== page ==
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Children's Literature Association Quarterly 31.3 (2006) 307-309

Reviewed by
Louise Stewart
Folktales Retold: A Critical Overview of Stories Updated for Children. By Amie A. Doughty. Jefferson, NC: McFarland, 2006.

When I teach courses in children's literature or folk and fairy tales and include Perrault's "Bluebeard" in the readings, the question inevitably arises as to why Perrault offers his peculiar moral that clearly cautions women from being too curious (or curious at all). Curiosity, Perrault tells us, will surely lead to a woman's downfall—a familiar story that includes Pandora and Eve. Nevertheless, Bluebeard, not his unnamed wife, dies, and she gets all of his riches while he presumably rots away in his well-deserved grave. Or why, students ask, does Molly Whuppie give the treasures she harvests from the ogre in exchange for husbands for her sisters and herself? Why doesn't she simply keep the loot? We arrive at possible solutions and continue on. However, questions similar to the above often drive scholars to explore these areas of literary and cultural interest. And, as Amie A. Doughty, author of Folktales Retold: A Critical Overview of Stories Updated for Children, points out, variations of those same questions serve as the impetus for authors who engage in retelling old stories in new ways as they "alter the folktale to reflect modern sensibilities" or as a method of "filling in perceived plot holes or explaining other historically bound elements inexplicable to the modern reader" (13). For, as Doughty, quoting author Vivian Vande Velde, tells us, a story lifted out of its historical context quite often "stops making sense" (1). Thus, as these authors, often a subversive lot, retell traditional tales, they try to make sense of them. In doing so, according to Doughty, the revised tales "show the way in which the folktale tradition in writing is now starting to resemble the oral tradition from which it came, with the new authors bringing to their own cultures new versions of traditional folktales that may better speak to them than the traditional folktales do" (13). Further, because the revised tales derive from another source, they are by definition intertextual, which makes it "possible to come up with an understanding of how this form connects to the folktale tradition from which it comes and how it acts as a continuation of that same tradition" (14). To come to this understanding, Doughty offers several titles, summaries, and comparisons in her text.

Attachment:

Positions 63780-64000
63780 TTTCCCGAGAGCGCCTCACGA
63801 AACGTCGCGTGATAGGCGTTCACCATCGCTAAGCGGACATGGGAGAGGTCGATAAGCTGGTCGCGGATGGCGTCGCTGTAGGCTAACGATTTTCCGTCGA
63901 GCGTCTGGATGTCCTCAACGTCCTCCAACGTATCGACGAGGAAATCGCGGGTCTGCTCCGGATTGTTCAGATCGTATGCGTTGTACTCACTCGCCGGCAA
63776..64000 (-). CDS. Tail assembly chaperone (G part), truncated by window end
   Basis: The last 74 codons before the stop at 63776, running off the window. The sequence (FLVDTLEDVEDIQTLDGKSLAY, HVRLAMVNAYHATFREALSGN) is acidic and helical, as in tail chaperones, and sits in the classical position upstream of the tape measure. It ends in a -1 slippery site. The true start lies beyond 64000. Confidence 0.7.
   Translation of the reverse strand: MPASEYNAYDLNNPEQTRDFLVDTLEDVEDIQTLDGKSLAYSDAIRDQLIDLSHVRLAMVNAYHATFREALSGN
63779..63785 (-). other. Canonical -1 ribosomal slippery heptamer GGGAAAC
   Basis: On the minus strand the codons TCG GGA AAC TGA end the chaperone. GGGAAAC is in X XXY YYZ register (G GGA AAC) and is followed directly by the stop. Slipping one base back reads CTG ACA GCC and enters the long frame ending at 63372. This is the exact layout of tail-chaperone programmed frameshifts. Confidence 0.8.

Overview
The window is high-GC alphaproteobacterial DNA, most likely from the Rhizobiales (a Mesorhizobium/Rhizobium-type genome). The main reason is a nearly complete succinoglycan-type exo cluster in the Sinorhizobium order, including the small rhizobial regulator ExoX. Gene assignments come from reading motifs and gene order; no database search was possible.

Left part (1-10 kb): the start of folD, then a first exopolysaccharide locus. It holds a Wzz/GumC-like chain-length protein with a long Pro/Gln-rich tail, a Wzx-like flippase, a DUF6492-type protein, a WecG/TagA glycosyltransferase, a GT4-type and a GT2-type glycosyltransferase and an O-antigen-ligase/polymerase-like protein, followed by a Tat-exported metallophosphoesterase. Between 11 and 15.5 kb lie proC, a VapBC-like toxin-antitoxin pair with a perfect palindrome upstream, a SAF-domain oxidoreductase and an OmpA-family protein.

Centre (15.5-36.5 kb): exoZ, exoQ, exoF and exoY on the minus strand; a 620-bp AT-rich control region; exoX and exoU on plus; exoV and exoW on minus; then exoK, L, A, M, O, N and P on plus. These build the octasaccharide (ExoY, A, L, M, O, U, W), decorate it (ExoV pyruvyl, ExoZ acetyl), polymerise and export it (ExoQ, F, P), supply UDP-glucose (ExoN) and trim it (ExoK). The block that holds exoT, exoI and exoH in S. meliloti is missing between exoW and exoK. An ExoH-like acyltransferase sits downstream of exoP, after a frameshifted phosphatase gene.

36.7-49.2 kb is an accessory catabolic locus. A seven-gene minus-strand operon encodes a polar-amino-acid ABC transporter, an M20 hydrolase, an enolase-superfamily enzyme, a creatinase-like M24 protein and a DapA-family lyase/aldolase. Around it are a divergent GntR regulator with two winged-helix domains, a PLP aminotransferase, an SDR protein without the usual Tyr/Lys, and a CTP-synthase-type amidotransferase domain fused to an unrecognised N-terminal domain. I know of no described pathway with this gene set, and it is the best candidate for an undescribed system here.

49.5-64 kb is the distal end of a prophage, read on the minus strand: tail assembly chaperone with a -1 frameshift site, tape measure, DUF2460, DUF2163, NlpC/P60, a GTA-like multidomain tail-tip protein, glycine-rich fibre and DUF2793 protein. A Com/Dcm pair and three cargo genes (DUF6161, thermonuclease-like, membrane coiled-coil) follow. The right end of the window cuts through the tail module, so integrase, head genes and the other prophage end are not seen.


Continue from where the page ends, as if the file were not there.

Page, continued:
In addition to making the claim in chapter 1, "The Folktale Revision as a Form," that contemporary authors continue the oral tradition in new forms including picture books, novels, and film, Doughty takes on the vexing problem of differentiating between fairy tales and folktales as well as the updated versions, which are sometimes referred to as fractured fairy tales and parodies. She determines that "folktale revision works better than fractured fairy tales because it reflects what those authors are doing—revising the folktale tradition. Revision also encompasses both parodies and non-parodies" (12, emphasis in original).

Doughty examines "the methods of making children's literature funny" in chapter 2, "Humor in Folktale [End Page 307] Revisions," for humor is often an important element of folktale revisions. She includes revisions by Dahl, Scieszka, Vande Velde, Thaler, Napoli, Levine, and others and concludes that humor is "largely limited to word and language play and role reversal in these revisions" (35). In some ways, then, Doughty's examination is somewhat underdeveloped, for there are numerous ideological implications regarding humor and children's literature as John Stephens notes in chapter 4, "Ideology, Carnival and Interrogative Texts," of Language and Ideology in Children's Fiction. Stephens explains, for instance, the transgressive and subversive nature of humor when Babette Cole replaces Cinderella with a male figure in Prince Cinders. Stephens demonstrates that when Prince Cinders assumes characteristics traditionally associated with females—"abjection, humility and passivity"—we have an opportunity to examine "cultural and linguistic constructs" (140). While we can and should examine humor...


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